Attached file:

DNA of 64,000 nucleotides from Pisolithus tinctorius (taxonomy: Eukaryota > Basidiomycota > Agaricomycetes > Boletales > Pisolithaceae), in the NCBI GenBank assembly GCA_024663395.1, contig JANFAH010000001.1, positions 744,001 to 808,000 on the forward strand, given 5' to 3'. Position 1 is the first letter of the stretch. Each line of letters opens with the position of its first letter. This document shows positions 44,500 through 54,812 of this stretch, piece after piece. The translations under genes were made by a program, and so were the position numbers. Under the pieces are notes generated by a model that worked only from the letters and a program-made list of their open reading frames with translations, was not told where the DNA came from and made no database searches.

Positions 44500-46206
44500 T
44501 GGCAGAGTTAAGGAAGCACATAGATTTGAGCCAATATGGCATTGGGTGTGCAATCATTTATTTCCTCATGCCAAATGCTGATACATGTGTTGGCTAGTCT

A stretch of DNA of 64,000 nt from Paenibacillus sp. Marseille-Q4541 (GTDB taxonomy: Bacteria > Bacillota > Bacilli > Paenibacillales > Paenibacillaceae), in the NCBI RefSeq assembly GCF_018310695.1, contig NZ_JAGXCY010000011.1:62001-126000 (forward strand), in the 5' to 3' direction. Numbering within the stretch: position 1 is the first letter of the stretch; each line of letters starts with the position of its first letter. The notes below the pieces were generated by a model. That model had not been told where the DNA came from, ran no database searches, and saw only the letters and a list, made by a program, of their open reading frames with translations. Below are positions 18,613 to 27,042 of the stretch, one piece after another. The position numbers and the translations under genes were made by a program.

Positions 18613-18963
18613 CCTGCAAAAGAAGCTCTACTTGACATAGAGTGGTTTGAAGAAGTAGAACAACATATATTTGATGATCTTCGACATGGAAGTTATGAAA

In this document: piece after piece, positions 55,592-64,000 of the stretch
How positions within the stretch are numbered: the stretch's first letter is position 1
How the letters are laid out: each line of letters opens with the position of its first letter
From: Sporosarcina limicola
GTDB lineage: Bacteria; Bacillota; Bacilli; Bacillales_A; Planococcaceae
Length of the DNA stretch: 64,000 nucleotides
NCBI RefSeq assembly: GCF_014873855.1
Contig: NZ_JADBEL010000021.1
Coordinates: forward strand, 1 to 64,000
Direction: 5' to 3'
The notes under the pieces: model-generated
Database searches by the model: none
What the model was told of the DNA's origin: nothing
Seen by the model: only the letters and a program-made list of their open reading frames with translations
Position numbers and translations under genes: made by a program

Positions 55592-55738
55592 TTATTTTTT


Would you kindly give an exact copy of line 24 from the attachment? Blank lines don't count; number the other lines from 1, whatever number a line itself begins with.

55592 TTATTTTTT